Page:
Kotonowaka spun Takakeisho around shortly after the face-off and shoved the struggling ozeki out to improve to 9-2 in the 15-day Kyushu Grand Sumo Tournament to stay in a tie for the lead with Atamifuji and Kirishima with four days to go.
"I tried to stay calm and was able to absorb a big hit at the face-off and my body moved well," Kotonowaka said. "I'll just try to keep an aggressive attitude going forward."
Takakeisho won the Autumn Basho and was hoping to earn promotion to yokozuna (grand champion), but with four losses already has virtually no chance now.
In an earlier bout, up-and-coming grappler Atamifuji overpowered fellow rank-and-filer Churanoumi (7-4) with several powerful arm thrusts to improve to 9-2.
No 8 maegashira Atamifuji lost in a playoff to Takakeisho in the Autumn Tournament and once again looks poised to battle for the Emperor's Cup in this basho.
Kirishima Heaps More Misery on Wakamotoharu
In the day's final bout at Fukuoka Kokusai Center, ozeki Kirishima maintained a share of the lead at 9-2 when he waltzed out sekiwake Wakamotoharu after getting a right-hand grip on the belt.
It has been a disastrous tournament for Wakamotoharu, who at one point was a possible ozeki candidate but at 4-7 is just struggling to stay at sekiwake.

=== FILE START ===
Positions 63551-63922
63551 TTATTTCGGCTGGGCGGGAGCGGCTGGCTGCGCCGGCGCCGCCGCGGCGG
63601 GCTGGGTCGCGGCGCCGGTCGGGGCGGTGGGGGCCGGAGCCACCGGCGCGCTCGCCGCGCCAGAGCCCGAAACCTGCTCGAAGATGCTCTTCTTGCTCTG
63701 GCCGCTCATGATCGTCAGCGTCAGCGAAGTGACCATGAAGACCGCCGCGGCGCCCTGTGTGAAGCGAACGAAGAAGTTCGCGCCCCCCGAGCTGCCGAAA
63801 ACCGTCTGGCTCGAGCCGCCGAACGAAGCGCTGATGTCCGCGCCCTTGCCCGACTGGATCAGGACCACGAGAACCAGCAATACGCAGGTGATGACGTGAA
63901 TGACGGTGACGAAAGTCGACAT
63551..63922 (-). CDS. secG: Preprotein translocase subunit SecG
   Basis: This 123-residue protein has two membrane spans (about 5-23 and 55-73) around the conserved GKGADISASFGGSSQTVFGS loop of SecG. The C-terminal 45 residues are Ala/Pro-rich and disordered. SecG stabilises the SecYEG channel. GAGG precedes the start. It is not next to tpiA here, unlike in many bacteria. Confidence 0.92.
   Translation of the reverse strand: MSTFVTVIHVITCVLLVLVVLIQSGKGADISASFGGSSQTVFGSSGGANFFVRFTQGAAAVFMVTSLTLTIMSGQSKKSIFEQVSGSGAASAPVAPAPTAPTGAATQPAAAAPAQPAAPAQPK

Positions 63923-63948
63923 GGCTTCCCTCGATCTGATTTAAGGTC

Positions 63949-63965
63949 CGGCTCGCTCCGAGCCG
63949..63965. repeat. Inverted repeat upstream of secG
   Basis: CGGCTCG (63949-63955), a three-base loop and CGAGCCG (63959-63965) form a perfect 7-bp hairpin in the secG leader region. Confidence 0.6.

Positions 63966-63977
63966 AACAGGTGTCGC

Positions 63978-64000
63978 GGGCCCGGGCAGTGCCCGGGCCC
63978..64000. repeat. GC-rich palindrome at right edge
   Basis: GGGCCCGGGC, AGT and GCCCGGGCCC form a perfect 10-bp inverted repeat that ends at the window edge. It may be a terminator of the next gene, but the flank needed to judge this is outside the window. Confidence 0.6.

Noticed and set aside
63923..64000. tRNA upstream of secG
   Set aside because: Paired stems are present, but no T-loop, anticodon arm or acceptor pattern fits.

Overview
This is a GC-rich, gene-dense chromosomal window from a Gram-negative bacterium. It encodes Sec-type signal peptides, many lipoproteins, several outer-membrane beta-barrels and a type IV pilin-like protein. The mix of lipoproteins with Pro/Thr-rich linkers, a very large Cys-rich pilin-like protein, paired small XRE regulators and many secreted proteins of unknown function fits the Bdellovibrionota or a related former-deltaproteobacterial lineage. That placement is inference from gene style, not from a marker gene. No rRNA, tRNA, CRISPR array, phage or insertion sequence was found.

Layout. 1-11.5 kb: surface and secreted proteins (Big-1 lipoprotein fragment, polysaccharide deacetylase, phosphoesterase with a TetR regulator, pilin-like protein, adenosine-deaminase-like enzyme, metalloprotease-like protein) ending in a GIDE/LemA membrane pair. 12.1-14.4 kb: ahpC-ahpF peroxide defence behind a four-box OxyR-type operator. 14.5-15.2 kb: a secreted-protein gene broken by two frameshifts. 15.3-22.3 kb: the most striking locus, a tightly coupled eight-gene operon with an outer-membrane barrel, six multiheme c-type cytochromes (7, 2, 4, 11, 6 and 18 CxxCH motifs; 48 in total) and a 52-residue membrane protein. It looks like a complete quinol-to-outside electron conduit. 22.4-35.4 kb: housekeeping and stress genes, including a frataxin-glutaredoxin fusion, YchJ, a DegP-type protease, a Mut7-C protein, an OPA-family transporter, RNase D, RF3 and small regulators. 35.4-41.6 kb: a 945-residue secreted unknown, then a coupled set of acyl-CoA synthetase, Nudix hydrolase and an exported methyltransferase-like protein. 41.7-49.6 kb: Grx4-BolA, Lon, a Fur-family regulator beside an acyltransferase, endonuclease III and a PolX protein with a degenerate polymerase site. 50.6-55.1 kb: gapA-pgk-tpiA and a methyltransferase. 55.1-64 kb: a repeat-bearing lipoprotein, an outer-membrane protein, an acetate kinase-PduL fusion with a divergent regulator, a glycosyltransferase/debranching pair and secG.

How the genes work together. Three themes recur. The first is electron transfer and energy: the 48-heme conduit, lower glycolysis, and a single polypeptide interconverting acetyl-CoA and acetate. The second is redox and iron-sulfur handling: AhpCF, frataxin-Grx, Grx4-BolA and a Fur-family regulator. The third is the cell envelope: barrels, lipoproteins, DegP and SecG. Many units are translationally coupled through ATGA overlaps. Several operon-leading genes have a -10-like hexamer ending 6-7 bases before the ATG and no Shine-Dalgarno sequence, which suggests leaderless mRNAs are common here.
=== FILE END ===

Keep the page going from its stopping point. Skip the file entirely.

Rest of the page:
Asanoyama, who returned from injury on Day 8, fell to one win, three losses and seven absences.
Ichiyamamoto suffered from a slow face-off and couldn't get any momentum going in the bout to drop to 8-3, one win off the pace.
Midorifuji Clinches Winning Record
Fifth-ranked maegashira Midorifuji got both arms around Hiradoumi and shoved out the 1th-ranked grappler to also improve to 8-3 and secure a winning record.
"It's been a while since I got a winning record," Midorifuji said. "I just tried to deny him a left-hand grip.”
He added, "I planned to use an arm throw but it turned into a shoving match. I'm happy with the win and will just try to keep the momentum going."
Hiradoumi dropped to 7-4 with his first loss to Midorifuji. But he could wrap up a winning record on Day 12.
No 10 maegashira Ryuden sealed a winning record when he backed Nishikigi up against the straw ridge and shoved his opponent out to move to 8-3. Fourth-ranked maegashira Nishikigi fell to 6-5.
"I just wanted to focus on attacking and I think that allowed me to get my eighth win," Ryuden said. "I've still got a few more matches to go and just want to win as many as possible."
- Asanoyama Returns to Kyushu Basho, Deals Takakeisho a Blow to His Promotion Chances
- Takakeisho Bounces Back to Defeat Takayasu on Day 5 of Kyushu Basho
Author: Jim Armstrong
The author is a longtime journalist who has covered sports in Japan for over 25 years. You can find his articles on SportsLook.
New Year Basho Tournament Records